The name ʻākia is also shared by Solanum nelsonii, a small native shrub in the Solanaceae or Nightshade family.

ʻĀkia also means "to ferment; very sour, as poi. ʻAi ʻākia, sour poi." [4] Any name relationship is uncertain.

Distinctive varieties are named lau nui, mānalo, and pehu. [4]

Aoaoa and kauhi are alternate names for this species.

One reference uses asasa as a common name for this species. [6]

Background Information

ʻĀkia is sometimes referred to as the "fish poison plant."

This is species is variable and possibly can or should be divided into other species or subspecies. Several species based have been noted by Joel Lau, Botanist in Hawaiʻi.

Early Hawaiian Use

ʻĀkia bark was used as a source of fiber material for ropes. [3] This particular species of ʻākia (Wikstroemia oahuensis) produces one of the strongest of all Hawaiian fibers which was used by early Hawaiians to make ropes and braids. Manual of the Flowering Plants of Hawaiʻi, B. Peterson (1990) states that “Species of Wikestroemia have furnished one of the strongest Hawaiian fibers, used in making ropes and braids. It is also said to have been used in making kapa. Measurements made from fibers of branches desiccated for 6 months demonstrated that the density of Wikestroemia fibers was about the same as that of New Zealand flax (Phormium tenax) and ramie (Boehmeria nivea)."

The wood, likely from larger species, was used as ‘auamo (carrying sticks) and [4] also used as a type of ceremonial firewood in ʻanaʻana magic (Kamakau 1991). [3]

Medicinally, the sap of ʻākia (Wikestroemia spp.) mixed with niu (coconut) and kō kea (white sugarcane) was taken internally with ‘uala (sweet potato) as a purgative. The leaves and leaf buds were mixed with the bark of ‘ōhi‘a ‘ai (Syzygium malaccense) and ‘uhaloa root (Waltheria indica), niu, kō ‘aina kea (a sugarcane variety). Plant material was pounded, water added, strained, and the liquid taken internally for wai‘ōpua pa‘a (leukorrhea) and nae kūlou (shortness of breath?). [7]

Roots, bark, leaves and stems were used as a poison to stupefy fish called hola which were then gathered by the early Hawaiians. The plant parts were crushed, placed in a porous container, and sunk in salt water pools. The fish were safe to eat because ʻākia is not known to be poisonous to warm-blooded creatures by means of this fishing method. [3]

So is ʻĀkia Poisonous or Not?

Alkaloids can be extracted from various parts of the plants, and ʻākia has an old reputation for being poisonous. Reputable sources mention that ʻākia was used in old Hawaiʻi as a death penalty for those who broke kapu. The guilty party was forced to drink the juice of ʻākia, causing seizure and death. [1,2]  Botanist Otto Degener (1945) mentions that criminals were executed by means of a deadly drink prepared from roots and bark of ʻākia together with parts of other plants. However, another reputable reference says that 'no parts of ʻākia are poisonous to mammals,' likely including humans. [3] However, it is possible that not all species of Wikestroemia are poisonous, judging by experiments where ʻākia has been shown to be nontoxic. Handy and Handy (1972:239) distinguished two types of ʻākia: a bitter ʻākia (ʻākia ʻawa) and a ‘mild’ ʻākia (ʻākia manalo). The bitter ʻākia is described as a shrub that bears orange-red fruits, a description that matches that of most Hawaiian Wikestroemia species. Of this type they write that decoctions of the bark and roots are deadly poisonous and were used for killing and suicide. The other mild type of ʻākia, of which no description is given, is described as not being poisonous but rather whose bark and leaves were used as a narcotic. [5]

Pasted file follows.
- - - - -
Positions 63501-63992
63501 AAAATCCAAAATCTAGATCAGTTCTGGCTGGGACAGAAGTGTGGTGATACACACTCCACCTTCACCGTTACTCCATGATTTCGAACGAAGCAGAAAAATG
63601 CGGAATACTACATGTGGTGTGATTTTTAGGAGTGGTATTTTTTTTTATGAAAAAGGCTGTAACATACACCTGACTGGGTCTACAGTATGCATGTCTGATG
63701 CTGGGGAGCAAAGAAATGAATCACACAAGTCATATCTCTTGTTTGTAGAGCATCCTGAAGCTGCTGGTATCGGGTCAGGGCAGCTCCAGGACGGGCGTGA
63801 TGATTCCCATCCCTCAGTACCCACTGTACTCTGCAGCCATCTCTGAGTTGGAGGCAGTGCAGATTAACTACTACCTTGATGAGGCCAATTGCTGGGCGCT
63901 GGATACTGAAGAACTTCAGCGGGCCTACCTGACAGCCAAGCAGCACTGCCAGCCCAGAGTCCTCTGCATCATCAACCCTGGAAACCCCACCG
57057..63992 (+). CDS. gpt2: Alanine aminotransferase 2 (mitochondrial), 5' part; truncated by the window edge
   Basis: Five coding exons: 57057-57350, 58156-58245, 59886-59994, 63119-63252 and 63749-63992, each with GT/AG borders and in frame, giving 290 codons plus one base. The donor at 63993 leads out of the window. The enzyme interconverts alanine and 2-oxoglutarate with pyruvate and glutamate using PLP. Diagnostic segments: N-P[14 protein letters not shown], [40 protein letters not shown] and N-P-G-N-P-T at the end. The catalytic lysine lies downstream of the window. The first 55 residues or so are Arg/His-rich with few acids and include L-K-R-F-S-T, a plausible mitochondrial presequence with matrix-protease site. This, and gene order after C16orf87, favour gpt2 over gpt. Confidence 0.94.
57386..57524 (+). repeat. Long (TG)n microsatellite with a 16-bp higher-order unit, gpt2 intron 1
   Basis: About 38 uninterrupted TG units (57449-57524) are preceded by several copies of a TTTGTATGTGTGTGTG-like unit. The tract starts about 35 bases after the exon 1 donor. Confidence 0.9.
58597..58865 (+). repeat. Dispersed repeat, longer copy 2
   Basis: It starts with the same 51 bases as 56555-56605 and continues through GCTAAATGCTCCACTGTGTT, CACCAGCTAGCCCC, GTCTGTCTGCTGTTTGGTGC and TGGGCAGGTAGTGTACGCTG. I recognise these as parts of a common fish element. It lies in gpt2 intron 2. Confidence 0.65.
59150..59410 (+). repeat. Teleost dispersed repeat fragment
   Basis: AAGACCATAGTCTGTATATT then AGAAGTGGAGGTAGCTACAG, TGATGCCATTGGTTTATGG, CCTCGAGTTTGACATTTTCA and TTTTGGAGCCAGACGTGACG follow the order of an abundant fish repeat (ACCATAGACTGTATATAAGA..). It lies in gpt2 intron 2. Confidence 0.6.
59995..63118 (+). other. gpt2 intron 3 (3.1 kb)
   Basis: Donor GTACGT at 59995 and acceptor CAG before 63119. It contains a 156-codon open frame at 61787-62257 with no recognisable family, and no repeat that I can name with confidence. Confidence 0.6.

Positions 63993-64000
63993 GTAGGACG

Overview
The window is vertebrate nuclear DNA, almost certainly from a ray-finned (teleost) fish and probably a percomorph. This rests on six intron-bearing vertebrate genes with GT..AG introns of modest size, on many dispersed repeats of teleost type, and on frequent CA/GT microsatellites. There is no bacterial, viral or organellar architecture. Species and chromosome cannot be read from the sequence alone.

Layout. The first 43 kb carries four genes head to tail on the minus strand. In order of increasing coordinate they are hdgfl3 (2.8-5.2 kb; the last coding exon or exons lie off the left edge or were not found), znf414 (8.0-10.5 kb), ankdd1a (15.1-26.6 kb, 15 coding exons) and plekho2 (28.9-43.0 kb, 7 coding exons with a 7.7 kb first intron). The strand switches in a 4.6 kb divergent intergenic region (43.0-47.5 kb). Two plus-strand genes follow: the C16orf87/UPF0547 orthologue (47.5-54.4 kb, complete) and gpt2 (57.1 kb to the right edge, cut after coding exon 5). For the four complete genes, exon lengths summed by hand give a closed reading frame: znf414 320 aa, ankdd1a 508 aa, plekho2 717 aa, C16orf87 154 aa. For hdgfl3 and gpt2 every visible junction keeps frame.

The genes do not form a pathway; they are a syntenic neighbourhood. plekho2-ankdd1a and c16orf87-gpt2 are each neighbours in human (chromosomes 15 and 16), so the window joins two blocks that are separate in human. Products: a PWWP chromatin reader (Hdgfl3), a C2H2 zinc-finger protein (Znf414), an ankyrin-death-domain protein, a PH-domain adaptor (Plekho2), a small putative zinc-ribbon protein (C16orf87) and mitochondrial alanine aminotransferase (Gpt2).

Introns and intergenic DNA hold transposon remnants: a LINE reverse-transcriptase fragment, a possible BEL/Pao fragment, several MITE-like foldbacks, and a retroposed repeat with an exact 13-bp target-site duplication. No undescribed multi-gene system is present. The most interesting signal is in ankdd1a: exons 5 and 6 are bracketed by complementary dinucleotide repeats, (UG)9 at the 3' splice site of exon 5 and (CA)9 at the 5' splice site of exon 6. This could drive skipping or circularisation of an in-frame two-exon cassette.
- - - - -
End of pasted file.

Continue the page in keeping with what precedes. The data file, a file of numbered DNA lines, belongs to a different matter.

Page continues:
Either way, it is probably best to side with caution and avoid ingesting any parts of ʻākia until sound information is available.

Modern Use

The fruits can be used in lei.

Ethanol extracts from this species has shown to possess anti-tumor properties.

Regarding the toxicity or lack thereof, How to Plant a Native Hawaiian Garden notes this:

"In Hawaii, only the toxicity of Wikstroemia pulcherrima Skottb. has been studied extensively by Dr. Frank Tabrath. W. pulcherrima has caused mice to go to sleep. The toxicity of W. pulcherrima varies from high to zero toxicity even in the same plant at different times. Many people have eaten the berries for years without ill effects." [8] (See subheading above "Early Hawaiian Use")

Additional References

[1] "Amy Greenwell Garden Ethnobotanical Guide to Native Hawaiian Plants & Polynesian Introduced Plants" by Noa Kekuewa Lincoln, page 10.

[2] "Hawaiian Natural History, and Evolution" by Alan C. Ziegler, pages 197-198.

[3] "In Gardens of Hawaii" by Marie C. Neal, page 616.

[4] [Accessed on 09/15/11]

[5] "Auwahi: Ethnobotany of a Hawaiian Dryland Forest" by A.C. Medeiros, C.F. Davenport & C.G. Chimera, pages 19-20.

[6] "Common Forest Trees of Hawaii (Native and Introduced)" by Elbert L. Little Jr. and Roger G. Skolmen, page 230.

[7] "Hawaiian Ethnobotany Online Database" [Accessed 1/30/13]

[8] "How to Plant a Native Hawaiian Garden" by Kenneth M. Nagata, page "ʻĀkia."